There are so many different ways to consume media these days whether it be through the television, billboards, social media, the internet, newspapers and magazines.
You’d think with the vastness of these mediums that radio would be a thing of the past.
You couldn’t be further from the truth.
Radio is thriving, which is brilliant news to the likes of myself who consumes many hours of radio every day of the week. From Radio 4 dramas to drivetime shows, the thing I love about radio is that you can be doing other things while absorbing it.
Because I’ve been bitten by the radio broadcasting bug.
It’s true what they say about embracing every opportunity that comes along because you never know where it may take you.
Five months ago I went along to a session with Wythenshawe FM in a small community centre in Baguley. I’d seen an advertisement on the noticeboard for my local supermarket asking if anybody was interested in attending training for either writing radio scripts, presenting, editing and features.
So I went along thinking I could help them with the script writing. After all, I was in my final year of a masters degree in TV and Radio Scriptwriting so broadcasting credits are something that I’m looking for. It became apparent early on, that the other aspects that they were looking for were equally as important.
I felt the colour drain from my face when the words “live broadcasting” were mentioned.
It would be rude to get up and walk out at that point so I stayed for the entire session. But, at that point I had no intention of every broadcasting live – were they mad? I could barely talk to groups of people in work without fluffing my words, let alone a radio audience.
Over the next few days I thought about it more and more. If something scares me I tend to do it anyway as I really enjoy the adrenalin of achieving something that terrifies me, “Feel the fear and do it anyway”.
So, why not give it a go. The worst that can happen is that I freeze on air, and they can always fill in the space with a song.
So I did it. On the 9 December 2013, I co-presented a show with another volunteer at Wythenshawe FM and I must admit the adrenaline from being on air live is something else. Once the initial “feeling like I’m going to have a heart attack” as my heart was pounding through my chest as I waited for my half an hour slot to begin, it was fine.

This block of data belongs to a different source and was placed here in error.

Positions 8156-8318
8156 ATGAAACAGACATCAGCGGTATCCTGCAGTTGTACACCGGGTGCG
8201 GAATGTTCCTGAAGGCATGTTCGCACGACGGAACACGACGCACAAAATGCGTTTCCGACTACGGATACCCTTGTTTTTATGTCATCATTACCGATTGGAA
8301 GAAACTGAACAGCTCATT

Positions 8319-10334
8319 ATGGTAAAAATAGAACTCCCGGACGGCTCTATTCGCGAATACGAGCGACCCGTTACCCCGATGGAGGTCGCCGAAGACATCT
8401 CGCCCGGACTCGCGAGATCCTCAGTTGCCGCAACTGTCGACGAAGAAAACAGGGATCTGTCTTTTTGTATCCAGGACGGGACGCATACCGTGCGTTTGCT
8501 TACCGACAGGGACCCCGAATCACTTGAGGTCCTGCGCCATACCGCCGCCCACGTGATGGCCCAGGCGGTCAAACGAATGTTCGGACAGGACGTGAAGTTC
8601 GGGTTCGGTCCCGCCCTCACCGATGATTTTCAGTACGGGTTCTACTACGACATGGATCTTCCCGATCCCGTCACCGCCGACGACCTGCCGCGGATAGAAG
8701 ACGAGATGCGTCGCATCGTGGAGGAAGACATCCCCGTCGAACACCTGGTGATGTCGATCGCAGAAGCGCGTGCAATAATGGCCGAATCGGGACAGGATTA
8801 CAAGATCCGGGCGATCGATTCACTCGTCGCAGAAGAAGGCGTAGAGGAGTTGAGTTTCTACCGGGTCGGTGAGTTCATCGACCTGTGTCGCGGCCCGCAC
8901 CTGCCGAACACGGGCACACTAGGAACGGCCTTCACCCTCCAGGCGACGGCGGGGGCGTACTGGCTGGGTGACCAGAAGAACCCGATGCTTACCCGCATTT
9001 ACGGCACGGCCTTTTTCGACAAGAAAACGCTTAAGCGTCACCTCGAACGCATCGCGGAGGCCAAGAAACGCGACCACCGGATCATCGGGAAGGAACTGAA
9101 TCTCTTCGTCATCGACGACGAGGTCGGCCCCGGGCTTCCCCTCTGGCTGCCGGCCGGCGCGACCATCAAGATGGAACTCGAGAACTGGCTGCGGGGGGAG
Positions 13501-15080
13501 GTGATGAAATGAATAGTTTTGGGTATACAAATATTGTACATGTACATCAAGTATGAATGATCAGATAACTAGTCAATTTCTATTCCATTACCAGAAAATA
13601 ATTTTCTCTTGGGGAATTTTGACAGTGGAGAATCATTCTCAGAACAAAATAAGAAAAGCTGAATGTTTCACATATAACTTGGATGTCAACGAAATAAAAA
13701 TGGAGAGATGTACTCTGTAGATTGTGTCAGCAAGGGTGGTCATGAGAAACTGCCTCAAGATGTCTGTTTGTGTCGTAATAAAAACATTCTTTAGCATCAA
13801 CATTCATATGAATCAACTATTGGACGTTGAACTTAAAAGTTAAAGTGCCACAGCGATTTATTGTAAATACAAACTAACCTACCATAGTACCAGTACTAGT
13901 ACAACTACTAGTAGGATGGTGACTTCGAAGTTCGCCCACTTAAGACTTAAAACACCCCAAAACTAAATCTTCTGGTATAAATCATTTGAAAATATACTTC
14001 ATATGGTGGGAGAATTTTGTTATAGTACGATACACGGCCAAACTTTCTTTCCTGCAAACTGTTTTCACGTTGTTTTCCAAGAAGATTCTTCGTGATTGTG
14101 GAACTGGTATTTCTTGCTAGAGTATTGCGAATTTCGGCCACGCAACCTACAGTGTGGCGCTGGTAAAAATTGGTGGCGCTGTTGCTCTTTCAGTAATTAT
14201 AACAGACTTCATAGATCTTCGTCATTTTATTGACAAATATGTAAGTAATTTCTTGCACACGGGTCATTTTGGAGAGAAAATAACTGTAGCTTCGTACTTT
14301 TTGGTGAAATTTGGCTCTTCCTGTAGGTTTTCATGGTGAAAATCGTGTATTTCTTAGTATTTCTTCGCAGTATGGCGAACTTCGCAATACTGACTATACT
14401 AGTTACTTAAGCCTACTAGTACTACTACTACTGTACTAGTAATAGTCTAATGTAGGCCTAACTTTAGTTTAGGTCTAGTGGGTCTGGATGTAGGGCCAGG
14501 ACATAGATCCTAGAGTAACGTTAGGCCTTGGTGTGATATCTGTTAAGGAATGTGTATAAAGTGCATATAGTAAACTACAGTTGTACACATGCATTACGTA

After the live show in December, I carried on training with the radio station. We covered interview techniques, operating a Marantz, features, jingles, editing and then we had a number of sessions in the studio operating the desk.
The studio sessions really baffled me, as it was one thing having to talk on air, but to also operate the desk and ensure that adverts were played, songs were queued and not to leave the microphone on. The other volunteers and myself all took it in turns to broadcast live for twenty or so minutes each week. This was probably the best way to learn, as we had an experienced member of staff with us all the way to make sure that we kept the station on air.
At this point I was approached to see if I was interested in hosting my own radio show. I had to think about this one. It’s one thing to go on air with other people, but on my own and for an hour? What the hell have I possibly got to say for myself that would interest anybody in listening to me?
So, I thought about it for thirty seconds and said yes, why not. I’m sure I could think of things to talk about without anybody saying anything back to me. I live with three males – I’m used to talking to myself.
On 23 February 2014 The Sunday Matinee Show was first aired.
So, thank you Wythenshawe FM for giving me the opportunity to do something so out of my comfort zone that I would never have dreamed six months ago that I would be hosting my own show.
‘The Sunday Matinee Show’ is not only an entertainment show, but I also want to showcase up and coming local Manchester talent, whether it be writers, theatre companies, actors or musicians etc.
Do you ever wake up in the middle of the night crippled in terror that there are just not enough hours in the day, or days in the week?
I’ve been feeling like this for a few weeks now. Just wishing there were more hours in the day, and also wishing the things that I’m doing now in my life which are really giving me a lot of fulfillment – well I wish I had done them ten years ago when I was younger, in better health and had more energy,
This feeling co-incides with deadlines that are looming. And I mean really important deadlines to me.
I’m interested to know how other writers who also hold down full-time jobs manage their time.
Any hints of tips would be gratefully received, because I have to tell you that I don’t like the feeling of being overwhelmed all the time.